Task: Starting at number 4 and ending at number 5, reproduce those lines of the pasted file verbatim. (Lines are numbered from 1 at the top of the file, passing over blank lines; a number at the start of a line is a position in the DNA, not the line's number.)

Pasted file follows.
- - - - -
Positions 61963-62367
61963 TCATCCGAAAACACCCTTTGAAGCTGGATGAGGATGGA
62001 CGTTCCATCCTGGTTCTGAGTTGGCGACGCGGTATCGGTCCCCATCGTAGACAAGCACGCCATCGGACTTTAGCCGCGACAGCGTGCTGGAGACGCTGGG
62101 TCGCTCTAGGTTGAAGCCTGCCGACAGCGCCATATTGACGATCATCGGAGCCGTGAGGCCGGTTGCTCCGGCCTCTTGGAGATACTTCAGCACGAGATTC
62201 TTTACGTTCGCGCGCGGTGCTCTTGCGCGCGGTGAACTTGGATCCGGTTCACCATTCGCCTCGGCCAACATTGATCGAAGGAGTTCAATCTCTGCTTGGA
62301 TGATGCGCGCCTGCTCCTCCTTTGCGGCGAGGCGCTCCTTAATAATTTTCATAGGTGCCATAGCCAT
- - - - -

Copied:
62101 TCGCTCTAGGTTGAAGCCTGCCGACAGCGCCATATTGACGATCATCGGAGCCGTGAGGCCGGTTGCTCCGGCCTCTTGGAGATACTTCAGCACGAGATTC
62201 TTTACGTTCGCGCGCGGTGCTCTTGCGCGCGGTGAACTTGGATCCGGTTCACCATTCGCCTCGGCCAACATTGATCGAAGGAGTTCAATCTCTGCTTGGA